The scale of The Avengers and its sequel requires the stage to move outside, where whole cities are demolished in the wake of good versus evil.  There is a ton of daylight, so it has one major advantage over an Underworld movie right away.  But it still does Underworld stuff.  On a much larger playing field.

The Marvel movies have used cities as its playground many times--notably New York in The Avengers, London in Thor: The Dark World, Washington D.C. in Captain America: The Winter Soldier, and now in the country of "Sokovia," one of those fake Marvel countries with a fake city that serves as the setting of much of the action in Age of Ultron.  When your battle takes place over such a wide area, it's kind of hard to keep up with 10 protagonists and a bunch of Ultron robots.

So, what you see is a bunch of people getting their asses kicked: oh look, it's Hulk smashing robots!  Oh look, it's Captain America smashing robots!  Oh look, it's get the picture.  The problem is, you have a combination of factors that contribute to losing focus.  Shaky cams, extreme close-ups, shots that last for less than a second, and a furious attempt to give every hero equal time wherever they are.  None of the action really seems tailored to each superhero's unique abilities, and the settings within the city are always changing.  So, when we watch the action, we know the heroes won, but how we got there is a mish-mash of things we were only the slightest bit involved with.  It's passive movie-viewing.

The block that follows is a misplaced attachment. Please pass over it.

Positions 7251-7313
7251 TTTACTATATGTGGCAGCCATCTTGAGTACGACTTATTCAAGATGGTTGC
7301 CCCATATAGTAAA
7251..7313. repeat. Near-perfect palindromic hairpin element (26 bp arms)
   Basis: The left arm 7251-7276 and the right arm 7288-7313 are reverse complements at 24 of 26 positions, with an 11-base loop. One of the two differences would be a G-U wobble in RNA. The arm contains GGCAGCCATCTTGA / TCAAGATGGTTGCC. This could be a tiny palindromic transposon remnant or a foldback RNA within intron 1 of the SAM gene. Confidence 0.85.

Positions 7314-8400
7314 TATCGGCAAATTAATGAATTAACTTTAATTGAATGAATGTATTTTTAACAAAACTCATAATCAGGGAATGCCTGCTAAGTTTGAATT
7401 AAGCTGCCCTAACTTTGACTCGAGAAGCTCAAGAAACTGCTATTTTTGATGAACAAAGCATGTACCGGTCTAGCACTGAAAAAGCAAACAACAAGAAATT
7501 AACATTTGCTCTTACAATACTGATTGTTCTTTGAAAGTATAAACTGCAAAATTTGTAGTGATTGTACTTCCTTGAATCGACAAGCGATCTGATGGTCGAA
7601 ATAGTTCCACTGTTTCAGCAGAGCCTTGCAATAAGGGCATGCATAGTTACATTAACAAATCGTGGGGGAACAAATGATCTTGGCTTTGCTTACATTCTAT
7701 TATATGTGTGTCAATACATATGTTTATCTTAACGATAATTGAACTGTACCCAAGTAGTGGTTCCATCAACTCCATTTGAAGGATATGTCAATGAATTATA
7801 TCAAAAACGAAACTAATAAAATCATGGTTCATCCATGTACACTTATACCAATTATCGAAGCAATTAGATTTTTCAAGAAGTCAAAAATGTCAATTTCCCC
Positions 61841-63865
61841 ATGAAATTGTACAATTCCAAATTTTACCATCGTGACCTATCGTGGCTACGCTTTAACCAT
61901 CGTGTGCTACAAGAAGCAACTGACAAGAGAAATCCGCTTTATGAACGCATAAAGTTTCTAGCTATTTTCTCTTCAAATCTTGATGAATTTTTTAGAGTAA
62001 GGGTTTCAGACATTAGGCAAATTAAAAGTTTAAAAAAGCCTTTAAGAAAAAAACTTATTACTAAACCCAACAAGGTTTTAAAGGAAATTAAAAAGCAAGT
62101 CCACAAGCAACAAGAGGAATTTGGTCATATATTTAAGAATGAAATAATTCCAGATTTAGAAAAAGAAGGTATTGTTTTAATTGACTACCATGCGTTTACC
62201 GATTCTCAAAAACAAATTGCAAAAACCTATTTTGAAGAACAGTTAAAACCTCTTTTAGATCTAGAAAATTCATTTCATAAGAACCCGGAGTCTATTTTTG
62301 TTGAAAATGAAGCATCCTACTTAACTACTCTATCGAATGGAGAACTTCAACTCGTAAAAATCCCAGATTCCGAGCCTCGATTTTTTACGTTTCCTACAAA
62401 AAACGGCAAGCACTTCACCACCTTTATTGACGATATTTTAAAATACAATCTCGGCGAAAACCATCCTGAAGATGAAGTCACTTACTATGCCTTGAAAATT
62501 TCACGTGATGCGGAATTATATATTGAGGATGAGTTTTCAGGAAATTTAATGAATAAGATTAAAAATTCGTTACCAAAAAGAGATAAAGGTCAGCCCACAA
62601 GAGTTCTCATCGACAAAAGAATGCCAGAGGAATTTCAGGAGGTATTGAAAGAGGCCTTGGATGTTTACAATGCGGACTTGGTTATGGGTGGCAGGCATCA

I always go back to an easy movie when it comes to action-film comparisons: Die Hard.  While Die Hard takes place in one location for the most part, it's still a tower with multiple levels, and never once do you feel like, "Man, I can't figure out where John McClane is."  The movie gives verbal and visual cues where the hero and villains are.  And each action scene is carefully constructed so that you always know where everyone is in a room, a rooftop, an elevator shaft, or an air-conditioning duct. 

There's a tiny moment in Die Hard I love--it's when McClane is in the air-conditioning duct and pulls out his lighter to see where he's going.  That little bit of light gives away his position to second-in-command baddie Karl, and when he narrows down McClane's location, it doesn't come down to stupid luck.  We did do an "EWW Die Hard," but I assure you nothing we came up with in that video truly bothers me that much because the movie is just so damn good.